The advertising ecosystem is complex and includes many parties, but an ad server is one of the most important.
Because the ad server is a fundamental component that decides which ads appear on which websites and when.
This article will explain what an ad server is, how it works, and what types of ad servers exist.
Table of Contents:
- What is an Ad Server?
- How Does an Ad Server Work?
- Why Do Publishers Need an Ad Server?
- Ad Server vs Ad Network
- 1st Party Ad Server (Publisher Ad Server)
- 3rd Party Ad Server (Advertiser Ad Server)
- A Hosted Ad Server
- A Self-hosted Ad Server (Open Source Ad Server)
- Top Ad Servers for Publishers
What is an Ad Server?
An ad server is technology responsible for storing, managing, and serving ads on a publisher’s website based on targeting attributes.
Additionally, an ad server collects advertising data (such as impressions and clicks) to track the performance of ad campaigns.
Depending on the end-user, an ad server can be first-party (used by publishers) or third-party (used by advertisers).
The most advanced ad serving platforms are equipped with both first-party and third-party ad server functionality (e.g., Google, Xandr, Adform).
Later on, we are going to discuss the differences between these two ad servers.
How Does an Ad Server Work?
An ad server is powered by technology that inserts ads on websites. The core of any ad serving platform is an ad decision engine and ad planning engine.
Ad decision engine selects the best ad for display according to the rules and goals (such as targeting, pacing, ad format, ad placement, priority, etc.) defined by publishers and advertisers.
Ad planning engine distributes the ad impressions evenly during a selected time frame or as specified by AdOps.
Why Do Publishers Need an Ad Server?
Publishers need an ad server to run direct campaigns. However, ad servers can also be used for programmatic needs such as to connect to multiple programmatic vendors and/or for ad inventory tests.
In addition, having an ad server for publishers has the following features:
- sell ad inventory directly to advertisers;
- serve ads based on predefined conditions;
- advanced analytics and reporting;
- opportunity to test and compare different SSPs and monetization platforms like Setupad to maximize ad revenue;
- a wider choice of digital ad formats compared to programmatic, such as expandables, popups, popunders, etc.;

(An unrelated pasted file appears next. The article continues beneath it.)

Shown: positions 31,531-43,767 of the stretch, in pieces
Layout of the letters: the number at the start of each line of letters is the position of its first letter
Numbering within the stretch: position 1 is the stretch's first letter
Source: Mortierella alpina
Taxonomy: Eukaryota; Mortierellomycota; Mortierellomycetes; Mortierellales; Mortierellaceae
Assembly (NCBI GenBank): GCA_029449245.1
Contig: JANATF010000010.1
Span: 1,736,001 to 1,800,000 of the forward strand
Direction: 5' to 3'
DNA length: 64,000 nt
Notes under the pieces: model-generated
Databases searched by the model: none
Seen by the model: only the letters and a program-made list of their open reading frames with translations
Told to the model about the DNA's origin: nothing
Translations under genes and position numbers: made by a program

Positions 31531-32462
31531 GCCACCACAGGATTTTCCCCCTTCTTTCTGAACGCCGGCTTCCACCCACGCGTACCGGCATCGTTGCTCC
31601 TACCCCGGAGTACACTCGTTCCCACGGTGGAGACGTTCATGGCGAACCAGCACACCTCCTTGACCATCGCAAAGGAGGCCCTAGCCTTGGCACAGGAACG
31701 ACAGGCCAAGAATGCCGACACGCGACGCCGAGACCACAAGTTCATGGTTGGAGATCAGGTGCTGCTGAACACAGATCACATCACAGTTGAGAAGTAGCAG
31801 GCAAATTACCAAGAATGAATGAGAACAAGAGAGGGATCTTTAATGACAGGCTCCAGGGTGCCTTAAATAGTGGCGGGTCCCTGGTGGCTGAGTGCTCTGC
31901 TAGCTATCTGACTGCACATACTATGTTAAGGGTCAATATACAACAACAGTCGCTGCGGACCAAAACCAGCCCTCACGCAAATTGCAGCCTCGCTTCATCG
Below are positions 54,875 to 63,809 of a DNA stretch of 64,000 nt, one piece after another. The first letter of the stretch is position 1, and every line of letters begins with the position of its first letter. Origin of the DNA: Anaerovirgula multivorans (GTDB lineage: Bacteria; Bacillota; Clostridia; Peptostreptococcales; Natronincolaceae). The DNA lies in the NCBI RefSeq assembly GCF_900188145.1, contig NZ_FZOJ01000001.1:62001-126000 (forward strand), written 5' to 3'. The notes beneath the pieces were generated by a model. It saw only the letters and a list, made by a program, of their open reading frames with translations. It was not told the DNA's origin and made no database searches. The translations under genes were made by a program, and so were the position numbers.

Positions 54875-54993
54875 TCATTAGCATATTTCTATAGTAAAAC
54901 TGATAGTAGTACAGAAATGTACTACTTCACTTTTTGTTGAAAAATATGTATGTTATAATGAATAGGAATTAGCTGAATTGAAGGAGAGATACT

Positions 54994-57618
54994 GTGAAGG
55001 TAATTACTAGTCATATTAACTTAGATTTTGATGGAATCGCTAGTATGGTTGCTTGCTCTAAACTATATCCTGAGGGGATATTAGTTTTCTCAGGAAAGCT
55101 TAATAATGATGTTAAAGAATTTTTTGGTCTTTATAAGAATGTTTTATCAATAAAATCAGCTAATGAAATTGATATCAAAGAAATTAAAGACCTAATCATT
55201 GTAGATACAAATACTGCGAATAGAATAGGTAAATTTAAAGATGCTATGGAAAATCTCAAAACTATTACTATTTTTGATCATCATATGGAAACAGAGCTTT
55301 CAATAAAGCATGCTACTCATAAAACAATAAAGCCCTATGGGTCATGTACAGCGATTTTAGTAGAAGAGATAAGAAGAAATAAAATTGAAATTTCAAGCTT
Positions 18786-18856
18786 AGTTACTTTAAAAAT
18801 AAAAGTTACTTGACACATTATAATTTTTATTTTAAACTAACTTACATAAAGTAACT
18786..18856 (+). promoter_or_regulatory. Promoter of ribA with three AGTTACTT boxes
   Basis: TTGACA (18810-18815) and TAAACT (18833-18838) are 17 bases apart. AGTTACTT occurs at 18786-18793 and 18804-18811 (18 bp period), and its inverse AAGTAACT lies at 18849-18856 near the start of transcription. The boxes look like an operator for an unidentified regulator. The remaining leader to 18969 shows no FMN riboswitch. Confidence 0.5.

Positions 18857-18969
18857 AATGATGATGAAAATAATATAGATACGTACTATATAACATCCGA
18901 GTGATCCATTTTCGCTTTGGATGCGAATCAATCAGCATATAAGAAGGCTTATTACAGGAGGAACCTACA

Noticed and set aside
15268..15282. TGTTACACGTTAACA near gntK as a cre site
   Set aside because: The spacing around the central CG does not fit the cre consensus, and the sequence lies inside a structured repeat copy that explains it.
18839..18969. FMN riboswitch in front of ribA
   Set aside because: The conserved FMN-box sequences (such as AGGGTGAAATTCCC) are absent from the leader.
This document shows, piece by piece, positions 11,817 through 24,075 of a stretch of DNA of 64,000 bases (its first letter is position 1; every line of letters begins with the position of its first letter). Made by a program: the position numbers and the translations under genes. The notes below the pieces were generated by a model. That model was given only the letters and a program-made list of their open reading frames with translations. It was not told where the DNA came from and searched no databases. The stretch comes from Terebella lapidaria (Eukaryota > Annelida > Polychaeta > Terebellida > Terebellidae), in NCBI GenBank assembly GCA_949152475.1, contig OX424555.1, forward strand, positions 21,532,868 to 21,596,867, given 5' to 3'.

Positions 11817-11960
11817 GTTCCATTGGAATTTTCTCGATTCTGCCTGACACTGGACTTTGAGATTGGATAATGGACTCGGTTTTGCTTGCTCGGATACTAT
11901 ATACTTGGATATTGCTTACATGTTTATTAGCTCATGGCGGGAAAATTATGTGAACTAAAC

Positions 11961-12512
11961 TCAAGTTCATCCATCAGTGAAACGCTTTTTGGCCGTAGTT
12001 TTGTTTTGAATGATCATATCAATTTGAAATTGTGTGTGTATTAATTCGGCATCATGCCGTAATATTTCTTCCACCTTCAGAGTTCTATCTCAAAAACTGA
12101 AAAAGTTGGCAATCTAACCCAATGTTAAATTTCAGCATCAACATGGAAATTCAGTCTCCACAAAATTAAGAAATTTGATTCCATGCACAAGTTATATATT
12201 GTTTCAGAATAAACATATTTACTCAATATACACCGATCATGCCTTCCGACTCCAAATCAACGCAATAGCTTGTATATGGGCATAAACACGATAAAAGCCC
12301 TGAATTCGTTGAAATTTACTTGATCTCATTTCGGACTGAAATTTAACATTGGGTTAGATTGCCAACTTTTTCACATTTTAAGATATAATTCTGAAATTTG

- ad optimization.
Ad Server vs Ad Network
An ad network compared to an ad server is not a technology but rather a company that combines a group of websites and apps. It connects them with advertisers who want to promote their products.
Ad networks use ad servers to display ads but the two are not the same.
The central idea of an ad network is to collect and categorize ad inventory from publishers and offer it to advertisers for a small commission.
The table below outlines key differences between an ad server and an ad network.
|Ad Server||Ad Network|
|Type||Software/technology||Group of websites and apps|
|Selling method||Direct||Through an ad network|
|Purpose||To manage, serve, and track ad campaigns||To collect ad inventory from publishers and sell it to advertisers|
|Used by||Publishers, advertisers, ad networks, ad agencies, etc.||Advertisers and ad agencies (to buy ads); publishers (to join the ad network)|
|Value||Streamlines the process of selling, serving, and tracking direct, in-house, and programmatic ads in real-time across websites, mobile sites, and apps||Helps advertisers buy the best inventory across multiple publishers. May also re-sell premium ad inventory|
As mentioned, ad servers can be used by publishers (first-party ad servers) and advertisers (third-party ad servers).
Let’s look at each of them in turn.
1st Party Ad Server (Publisher Ad Serving)
First-party ad servers allow publishers to manage their ad slots and sell their ad inventory in one interface. They’re first and foremost used for managing direct campaigns.
Another reason why you might want to have an ad server is to set up location and device targeting.
However, if a first-party ad server has such technical capability, it may allow third-party partners (such as SSPs) to compete for the publisher’s ad inventory programmatically (e.g., Adform ad server).
A first-party ad server is also responsible for:
- media files storage for ad creatives (images, videos, etc.);
- the insertion of direct, in-house, and programmatic ads on the publisher’s website;
- ad optimization (including frequency capping, planning, and distribution of ad impressions);
- the selection of the most relevant ads for display;
- tracking and reporting;
- inventory forecasting (a process that checks how much ad inventory a publisher has available for the future to avoid overselling).
How does a first-party ad server work?
Is an SSP an ad server?
A supply-side platform (SSP) is a sell-side technology designed for publishers to offer their ad inventory to multiple DSPs, ad networks, and ad exchanges in real-time, making it available to more potential buyers.
With time, many first-party ad servers developed into SSPs that support header bidding technology, which allows publishers to offer their ad inventory to multiple demand partners simultaneously.
Thus, a first-party ad server advanced its technology to manage both direct and programmatic campaigns with multiple demand partners.
3rd Party Ad Server (Advertiser Ad Server)
A third-party ad server is used by advertisers to track, analyze, and optimize their ad campaigns and to check if the impressions were delivered. On the other hand, a first-party ad server is used by publishers to manage and organize their ad placements from one place.
|First-party (publisher-side)||Third-party (advertiser-side)|
|Purpose||To serve ads appearing on the publisher’s website/app||To store and manage ad creatives across multiple publishers and ad networks|
|Used by||Publishers||Advertisers, ad agencies|
|Value||Allows monetizing ad inventory through direct or programmatic deals (if connected to adtech platforms)||Allows to optimize and track ad campaigns in real-time and effectively spend advertising budget|